The Grim Story of the Mackay-Bennett, the Titanic's Mortuary Ship

Wikimedia Commons // Public Domain
Wikimedia Commons // Public Domain

At 11:40 p.m. on April 14, 1912, the RMS Titanic hit an iceberg about 375 miles off the coast of Newfoundland, Canada. The supposedly unsinkable ocean liner was four days into her journey from Southampton, England, to New York when the call to abandon ship rang out. All too soon, more than 2200 souls aboard the Titanic realized the odds of survival were stacked against them: The ship’s lifeboats, launched into the icy Atlantic, had space for only half the passengers and crew.

The first ship to reach the scene of the disaster, the RMS Carpathia, arrived at about 3:30 a.m. After half an hour of searching in the dark, a crew member spotted a flare from one of the drifting lifeboats, and the rescue mission commenced. By 8:30 a.m., all survivors—705 women, men, and children—were brought up from the lifeboats, and the Carpathia steamed for New York.

Now, the task became recovery of the dead.

Halifax, the capital of Nova Scotia, was the closest major port to the site of the disaster. A Halifax-based cable ship, the CS Mackay-Bennett, was quickly fitted out as a “morgue ship” and dispatched to where the Titanic had sunk two days earlier, more than 800 statute miles away. The Mackay-Bennett carried all the embalming fluid available in Halifax, approximately 100 wooden coffins, 100 tons of ice, and 12 tons of iron bars to weigh down bodies to be buried at sea. But it wouldn't be enough to cope with the huge number of Titanic victims.

The Mackay-Bennett arrived on the evening of April 19. By the next morning, the crew was ready to start recovering bodies. Captain Frederick Harold Larnder found far more victims in the icy waters than he expected. “We saw them scattered over the surface, looking like a flock of seagulls,” he later told The Washington Times. Boats with five or six crew and room for eight bodies were lowered into the water to begin the recovery.

On that first day, 51 victims were retrieved; most were wearing life-jackets and floating upright. Their heads and shoulders showed bruises from the chaotic sinking of the ship.

The rescue mission had to pause at nightfall with the sea still dotted with bodies. The following day, April 21, fewer were recovered, but 119 were hauled aboard on April 22. Captain Larnder said that “We found no two bodies together, all floating separately. No two were clasped in each other’s arms.”

Chief embalmer John R. Snow, Jr., of Nova Scotia’s largest undertakers, took care of the bodies to be transported back to Halifax. Each one pulled from the water was given a number, and their personal effects were placed in a small canvas bag marked with the same number. After Snow ran out of embalming fluid and caskets, he began wrapping victims in canvas and placing them on ice in the hold, but they quickly filled the available space. Larnder made the difficult decision to begin burying some of the victims at sea—regulations required that only embalmed persons could be brought ashore. Most of the bodies to be buried at sea could be identified by their clothing as the Titanic’s crew or third-class passengers.

“The undertaker didn’t think these bodies would keep more than three days at sea, and as we expected to be out more than two weeks, we had to bury them,” Larnder told The Washington Times. The bodies selected were wrapped in canvas, weighed down with iron bars, and dropped over the side three at a time as an Anglican minister delivered the service.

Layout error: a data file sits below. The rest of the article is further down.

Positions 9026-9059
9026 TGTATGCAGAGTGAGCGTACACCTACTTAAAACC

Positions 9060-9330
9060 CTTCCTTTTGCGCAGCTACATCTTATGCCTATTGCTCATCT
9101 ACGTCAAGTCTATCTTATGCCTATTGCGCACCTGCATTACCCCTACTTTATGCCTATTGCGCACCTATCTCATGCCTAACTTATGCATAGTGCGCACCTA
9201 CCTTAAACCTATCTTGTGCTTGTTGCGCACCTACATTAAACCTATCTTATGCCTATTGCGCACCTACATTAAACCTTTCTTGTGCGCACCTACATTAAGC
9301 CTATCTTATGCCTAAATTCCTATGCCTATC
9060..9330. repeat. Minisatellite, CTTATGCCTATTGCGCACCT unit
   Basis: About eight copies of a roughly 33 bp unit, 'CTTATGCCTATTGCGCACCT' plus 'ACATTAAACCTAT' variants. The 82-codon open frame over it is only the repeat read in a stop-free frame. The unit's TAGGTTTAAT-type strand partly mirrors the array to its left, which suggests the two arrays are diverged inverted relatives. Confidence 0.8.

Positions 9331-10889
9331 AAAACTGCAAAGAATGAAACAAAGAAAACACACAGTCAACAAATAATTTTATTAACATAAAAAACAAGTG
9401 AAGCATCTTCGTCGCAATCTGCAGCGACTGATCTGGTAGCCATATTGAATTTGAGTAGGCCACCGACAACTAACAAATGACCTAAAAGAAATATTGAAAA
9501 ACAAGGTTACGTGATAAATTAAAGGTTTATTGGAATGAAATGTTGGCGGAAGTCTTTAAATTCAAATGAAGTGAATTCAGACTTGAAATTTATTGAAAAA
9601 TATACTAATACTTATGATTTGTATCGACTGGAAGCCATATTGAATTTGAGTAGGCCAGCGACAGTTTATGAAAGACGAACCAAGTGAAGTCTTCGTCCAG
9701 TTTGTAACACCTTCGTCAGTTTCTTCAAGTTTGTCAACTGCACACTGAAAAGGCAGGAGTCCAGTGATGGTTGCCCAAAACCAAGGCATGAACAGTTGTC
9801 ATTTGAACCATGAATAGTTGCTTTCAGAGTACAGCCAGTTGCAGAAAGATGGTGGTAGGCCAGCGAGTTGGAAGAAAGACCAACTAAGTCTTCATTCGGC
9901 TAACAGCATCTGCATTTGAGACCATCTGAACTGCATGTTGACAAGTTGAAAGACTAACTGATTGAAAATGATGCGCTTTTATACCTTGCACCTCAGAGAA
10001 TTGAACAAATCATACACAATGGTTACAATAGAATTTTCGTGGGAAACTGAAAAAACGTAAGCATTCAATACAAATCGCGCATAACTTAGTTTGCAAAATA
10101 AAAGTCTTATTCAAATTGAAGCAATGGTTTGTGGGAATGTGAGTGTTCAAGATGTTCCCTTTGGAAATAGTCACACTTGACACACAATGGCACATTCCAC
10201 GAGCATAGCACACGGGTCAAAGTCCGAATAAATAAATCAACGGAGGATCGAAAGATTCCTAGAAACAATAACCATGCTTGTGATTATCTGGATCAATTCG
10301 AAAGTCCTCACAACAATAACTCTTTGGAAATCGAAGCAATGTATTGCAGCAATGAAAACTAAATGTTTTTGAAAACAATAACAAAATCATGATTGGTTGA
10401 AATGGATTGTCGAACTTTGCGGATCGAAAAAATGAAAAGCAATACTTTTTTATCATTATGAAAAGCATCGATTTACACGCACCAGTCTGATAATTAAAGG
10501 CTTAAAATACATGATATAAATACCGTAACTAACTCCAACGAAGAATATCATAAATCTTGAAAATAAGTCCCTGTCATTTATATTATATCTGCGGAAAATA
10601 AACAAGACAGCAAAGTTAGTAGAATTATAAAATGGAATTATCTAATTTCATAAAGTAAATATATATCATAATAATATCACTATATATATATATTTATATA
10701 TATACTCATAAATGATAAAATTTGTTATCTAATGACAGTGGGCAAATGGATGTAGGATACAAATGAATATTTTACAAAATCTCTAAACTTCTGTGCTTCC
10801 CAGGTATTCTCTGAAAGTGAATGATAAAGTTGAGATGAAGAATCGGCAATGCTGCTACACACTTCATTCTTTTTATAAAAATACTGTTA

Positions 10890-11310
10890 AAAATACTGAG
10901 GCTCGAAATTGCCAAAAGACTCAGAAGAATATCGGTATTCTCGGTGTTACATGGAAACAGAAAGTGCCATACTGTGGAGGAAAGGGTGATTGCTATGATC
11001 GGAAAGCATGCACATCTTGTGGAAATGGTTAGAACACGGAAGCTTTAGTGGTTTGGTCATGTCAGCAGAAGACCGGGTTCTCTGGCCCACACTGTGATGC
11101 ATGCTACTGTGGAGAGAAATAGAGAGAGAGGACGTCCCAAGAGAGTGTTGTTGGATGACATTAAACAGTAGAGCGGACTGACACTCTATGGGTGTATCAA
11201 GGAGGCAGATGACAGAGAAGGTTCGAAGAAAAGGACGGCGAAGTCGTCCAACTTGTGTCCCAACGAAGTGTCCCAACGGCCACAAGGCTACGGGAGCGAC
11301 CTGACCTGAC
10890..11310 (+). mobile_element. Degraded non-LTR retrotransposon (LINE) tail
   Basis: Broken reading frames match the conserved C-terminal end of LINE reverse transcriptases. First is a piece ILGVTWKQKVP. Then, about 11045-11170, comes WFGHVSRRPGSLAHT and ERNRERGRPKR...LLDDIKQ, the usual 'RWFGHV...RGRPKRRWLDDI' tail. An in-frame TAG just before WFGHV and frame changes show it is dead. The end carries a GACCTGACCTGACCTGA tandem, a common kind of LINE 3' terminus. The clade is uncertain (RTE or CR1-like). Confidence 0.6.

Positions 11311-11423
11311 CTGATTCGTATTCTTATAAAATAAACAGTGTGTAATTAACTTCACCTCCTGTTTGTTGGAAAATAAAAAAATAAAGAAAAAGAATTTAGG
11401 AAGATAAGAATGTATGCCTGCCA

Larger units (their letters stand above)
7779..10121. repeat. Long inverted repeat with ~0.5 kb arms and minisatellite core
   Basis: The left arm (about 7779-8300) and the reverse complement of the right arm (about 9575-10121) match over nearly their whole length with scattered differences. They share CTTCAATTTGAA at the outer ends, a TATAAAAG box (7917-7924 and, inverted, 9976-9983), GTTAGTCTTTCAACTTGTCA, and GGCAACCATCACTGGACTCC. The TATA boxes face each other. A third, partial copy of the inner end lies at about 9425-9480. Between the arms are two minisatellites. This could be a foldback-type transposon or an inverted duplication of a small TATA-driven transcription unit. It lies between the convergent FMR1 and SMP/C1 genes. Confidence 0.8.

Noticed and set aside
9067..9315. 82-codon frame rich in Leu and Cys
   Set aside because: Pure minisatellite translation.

On April 23, another steamship, the Minia, arrived on the scene and delivered more embalming fluid so bodies could once more be preserved for burial on land. After seven days of searching, the Mackay-Bennett had recovered 306 Titanic victims, and 116 were buried at sea (only 56 had been identified); the remaining 190 were transported to Halifax.

Hearses and coffins for Titanic victims in Halifax
Attributed to William J. Parker or William Mosher, Wikimedia Commons // Public Domain

The ship arrived on April 30 while church bells tolled at minute intervals. Curious locals and desperate relatives rushed to the docks. Undertakers lined up on the jetty while their black-draped hearses stood ready to take the bodies away to the temporary mortuary set up at Halifax’s Mayflower Curling Rink. While the bodies were dressed for burial, workers brought a covered gangway up to the deck of the Mackay-Bennett and began unloading its grim cargo as Red Cross volunteers sprayed disinfectant.

Three other ships were also tasked with recovering victims of the Titanic sinking: the Minia, CGS Montmagny, and SS Algerine. The Minia found 17, two of which were crew members who were then buried at sea; the Montmagny retrieved four bodies in May and buried one of them at sea. The final victim, identified as saloon steward James McGrady, was found by the Algerine at the end of May. In Halifax, all were processed at the temporary morgue with the Mackay-Bennett’s victims. Fifty-nine bodies were eventually taken elsewhere for burial, and 150 were interred across three cemeteries in Halifax—121 at the nondenominational Fairview Lawn Cemetery, 19 at Mount Olivet Catholic Cemetery, and 10 at the Baron de Hirsch Jewish Cemetery. Forty-three remain unidentified. Their simple granite gravestones bear a number and the date of the disaster: April 15, 1912.

A diary kept by one of the Mackay-Bennett’s crew, 24-year-old Clifford Crease, is preserved in the Nova Scotia Archives. The account by the craftsman trainee is mostly factual, recording the weather and number of bodies found each day. On April 21, he noted, “Bodies in good state but badly bruised by being knocked about in the water.”